Thursday, December 14, 2017

La Paz to Galapagos: Day 5

This morning the crew were wondering if they were ever going to get "there". At this point, it didn't matter where "there" was, as long as it was somewhere other than "here". Sea Rover, realizing that she was surrounded by enemies on too many fronts decided to join forces with the crew in the battle to keep the boat moving and accepted a temporary cease fire against the captain. This allowed the captain to effect necessary repairs to the backstay and the crew to finally patch all the holes in the dinghy. Sea Rover even threw in a gift of fixing the radar herself. It remains to be seen as to how long the peace will last.
By noon, Sea Rover was overtaken by a significant rain system which she latched on to and rode for 6 hours, gleefully making much needed miles to our destination. The slight deck wash was an added bonus. The fun lasted until tonight when the expected light airs returned and it seems yet another battle will ensue for the remainder of the night.
The captain and crew are hopeful for a better tomorrow as forecasts show wind in the future. Only time will tell if the 2 day loosing streak of under 60NM per day will finally be broken.

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Wednesday, December 13, 2017

La Paz to Galapagos: Day 4

The crew were not misled when the captain warned of light airs and big seas for this passage. Today the captain was unfortunately proven correct much sooner than expected. Team Sea Rover has battled heavily today trying to keep the boat moving in varying breeze and swell. The last 12 hours have seen her move a painful 12 NM closer to the Galapagos. Frequent checks of the weather show no change and given there is no where to motor to, she wallows. Sometimes it would be nice to have no information on board and be blissfully ignorant about the passage of time and space.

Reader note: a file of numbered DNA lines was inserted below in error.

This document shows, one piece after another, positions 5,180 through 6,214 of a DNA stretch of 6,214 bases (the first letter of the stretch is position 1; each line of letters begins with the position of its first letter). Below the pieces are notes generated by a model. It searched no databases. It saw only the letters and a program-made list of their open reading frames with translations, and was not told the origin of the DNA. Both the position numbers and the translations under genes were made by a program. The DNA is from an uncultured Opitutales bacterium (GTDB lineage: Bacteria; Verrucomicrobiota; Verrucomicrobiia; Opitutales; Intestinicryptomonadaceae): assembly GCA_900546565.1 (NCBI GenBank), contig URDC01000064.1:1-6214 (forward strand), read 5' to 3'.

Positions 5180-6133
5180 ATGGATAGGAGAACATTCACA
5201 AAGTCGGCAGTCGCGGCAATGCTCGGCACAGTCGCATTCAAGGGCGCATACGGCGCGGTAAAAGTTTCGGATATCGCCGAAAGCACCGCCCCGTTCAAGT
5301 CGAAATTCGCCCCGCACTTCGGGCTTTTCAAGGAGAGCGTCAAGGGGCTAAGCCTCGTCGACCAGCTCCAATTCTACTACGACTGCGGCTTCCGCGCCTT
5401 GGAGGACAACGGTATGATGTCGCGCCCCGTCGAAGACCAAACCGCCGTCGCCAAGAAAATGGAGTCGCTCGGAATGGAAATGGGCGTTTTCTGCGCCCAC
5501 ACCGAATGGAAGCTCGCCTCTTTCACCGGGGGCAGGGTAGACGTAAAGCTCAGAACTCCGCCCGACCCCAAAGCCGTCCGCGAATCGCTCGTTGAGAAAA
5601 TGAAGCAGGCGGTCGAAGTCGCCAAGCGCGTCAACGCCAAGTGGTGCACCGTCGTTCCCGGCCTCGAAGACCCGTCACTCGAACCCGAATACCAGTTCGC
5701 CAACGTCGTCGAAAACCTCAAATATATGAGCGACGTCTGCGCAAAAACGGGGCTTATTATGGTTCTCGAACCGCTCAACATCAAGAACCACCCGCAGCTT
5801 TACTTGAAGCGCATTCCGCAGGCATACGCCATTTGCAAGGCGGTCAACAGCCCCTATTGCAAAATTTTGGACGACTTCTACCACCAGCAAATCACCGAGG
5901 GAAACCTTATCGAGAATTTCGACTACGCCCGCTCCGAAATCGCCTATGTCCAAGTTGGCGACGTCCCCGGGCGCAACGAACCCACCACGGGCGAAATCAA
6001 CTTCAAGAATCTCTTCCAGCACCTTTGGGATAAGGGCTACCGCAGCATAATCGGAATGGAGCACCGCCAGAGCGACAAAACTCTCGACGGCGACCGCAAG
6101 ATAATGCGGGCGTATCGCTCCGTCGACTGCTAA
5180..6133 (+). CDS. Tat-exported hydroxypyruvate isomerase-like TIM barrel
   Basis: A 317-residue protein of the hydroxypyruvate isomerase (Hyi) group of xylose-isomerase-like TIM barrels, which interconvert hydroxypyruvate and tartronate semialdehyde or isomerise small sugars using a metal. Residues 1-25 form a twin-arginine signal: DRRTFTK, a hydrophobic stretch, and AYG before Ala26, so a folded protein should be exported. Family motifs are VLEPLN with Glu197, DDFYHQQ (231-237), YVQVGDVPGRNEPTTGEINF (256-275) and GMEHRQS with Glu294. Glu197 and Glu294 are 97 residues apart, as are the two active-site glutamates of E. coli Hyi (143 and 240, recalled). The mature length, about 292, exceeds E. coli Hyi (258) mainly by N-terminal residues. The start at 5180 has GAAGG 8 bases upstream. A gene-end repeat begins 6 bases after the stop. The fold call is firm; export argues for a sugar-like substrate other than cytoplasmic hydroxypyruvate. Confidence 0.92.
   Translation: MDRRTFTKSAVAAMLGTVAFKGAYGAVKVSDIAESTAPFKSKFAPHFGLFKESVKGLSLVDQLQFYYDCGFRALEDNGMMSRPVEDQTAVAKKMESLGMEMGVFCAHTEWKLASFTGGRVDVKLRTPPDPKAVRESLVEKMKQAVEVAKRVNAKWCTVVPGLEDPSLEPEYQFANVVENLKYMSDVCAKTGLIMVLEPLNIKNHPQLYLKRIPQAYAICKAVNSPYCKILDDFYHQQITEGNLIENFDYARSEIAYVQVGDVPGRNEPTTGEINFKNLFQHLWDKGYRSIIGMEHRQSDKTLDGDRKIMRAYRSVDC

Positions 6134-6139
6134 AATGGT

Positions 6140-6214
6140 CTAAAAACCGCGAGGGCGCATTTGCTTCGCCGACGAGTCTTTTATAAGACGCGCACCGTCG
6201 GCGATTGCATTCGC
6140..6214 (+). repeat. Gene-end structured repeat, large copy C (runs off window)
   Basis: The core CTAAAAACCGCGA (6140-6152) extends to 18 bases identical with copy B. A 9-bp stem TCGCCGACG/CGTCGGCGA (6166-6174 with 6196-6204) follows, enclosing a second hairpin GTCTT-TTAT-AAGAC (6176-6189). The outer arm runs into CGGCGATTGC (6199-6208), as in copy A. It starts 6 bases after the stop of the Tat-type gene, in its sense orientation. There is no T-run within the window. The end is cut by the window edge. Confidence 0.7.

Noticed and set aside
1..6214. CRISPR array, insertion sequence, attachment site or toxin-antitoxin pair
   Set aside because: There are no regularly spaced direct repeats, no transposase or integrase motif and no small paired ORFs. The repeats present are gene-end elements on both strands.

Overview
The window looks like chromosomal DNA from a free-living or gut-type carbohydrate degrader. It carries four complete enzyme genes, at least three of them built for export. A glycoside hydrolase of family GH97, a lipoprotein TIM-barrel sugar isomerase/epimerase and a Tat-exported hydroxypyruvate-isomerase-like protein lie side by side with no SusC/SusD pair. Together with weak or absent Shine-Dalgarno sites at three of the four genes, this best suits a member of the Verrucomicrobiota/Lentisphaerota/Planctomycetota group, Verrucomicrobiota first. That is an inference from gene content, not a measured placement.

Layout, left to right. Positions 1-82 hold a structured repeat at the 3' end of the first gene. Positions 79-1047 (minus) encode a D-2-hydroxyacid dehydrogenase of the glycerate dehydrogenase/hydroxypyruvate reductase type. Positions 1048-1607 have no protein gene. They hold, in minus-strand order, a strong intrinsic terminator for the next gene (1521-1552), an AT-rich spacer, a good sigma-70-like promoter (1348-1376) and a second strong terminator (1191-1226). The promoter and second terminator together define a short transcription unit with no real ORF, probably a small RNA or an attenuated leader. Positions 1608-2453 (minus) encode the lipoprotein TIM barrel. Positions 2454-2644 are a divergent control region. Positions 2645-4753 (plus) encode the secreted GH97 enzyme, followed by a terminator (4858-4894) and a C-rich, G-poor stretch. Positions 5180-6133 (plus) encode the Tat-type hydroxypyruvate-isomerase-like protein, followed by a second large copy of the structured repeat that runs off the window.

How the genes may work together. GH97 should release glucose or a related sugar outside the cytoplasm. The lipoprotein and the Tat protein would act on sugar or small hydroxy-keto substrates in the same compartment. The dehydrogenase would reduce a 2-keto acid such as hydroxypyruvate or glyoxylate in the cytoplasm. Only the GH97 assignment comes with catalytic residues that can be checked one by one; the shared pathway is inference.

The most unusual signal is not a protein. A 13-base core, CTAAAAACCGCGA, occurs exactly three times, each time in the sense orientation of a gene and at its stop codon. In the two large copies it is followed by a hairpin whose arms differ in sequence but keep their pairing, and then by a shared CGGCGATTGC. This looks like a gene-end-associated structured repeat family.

In the separate battle between the captain and Sea Rover, Sea Rover has proven to be a master of warfare throwing a blown backstay jack, fried watermaker panel and a continuously leaking dinghy. The crew seem very motivated to keep the dinghy inflated. Its unclear if their confidence in the captain has waned and they see a need for a better option than the liferaft should the war be lost. The captain managed to bypass the watermaker control panel which should at least mean they wont die of thirst. Tomorrow's job will be to jury rig the backstay tensioner so the boat can sail again if the wind ever returns.
On a high note everyone sat at the cockpit dining table for a wonderful dinner of enchiladas with a super pod of dolphins frolicking all around the unmoving boat. It was noticed that a few of them tried to urge the hull forward with no success.
Tomorrow will hopefully bring fair wind and no giant following seas.

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Tuesday, December 12, 2017

La Paz to Galapagos: Day 3

Today will probably be our last sight of land for a number of week. A big day for Sea Rover... We are leaving Mexico. She tried hard to stay and maybe things will change but as of right now our next landfall will be Isla San Cristabal in the Galapagos.
The captain was up early running a few last wires while the crew worked on sewing a lee cloth, preparing food for passage and putting the finishing touches on Sea Rover for the big departure. We hoped for anchor up at 10am. By noon we were ready to go and started to pull the anchor up. Sea Rover made one last attempt to keep us in Mexico by killing half the instrument network. 2 hours our troubleshooting and we were ready to go. For the past 6 hours we've been making good time sailing downwind in reasonably boisterous seas. We will see how long our speed keeps up.
Tonight we have Chickpea Chorizo, a favorite of mine. All the crew are in good spirits to finally be underway.

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Monday, December 11, 2017

La Paz to Galapagos: Day 2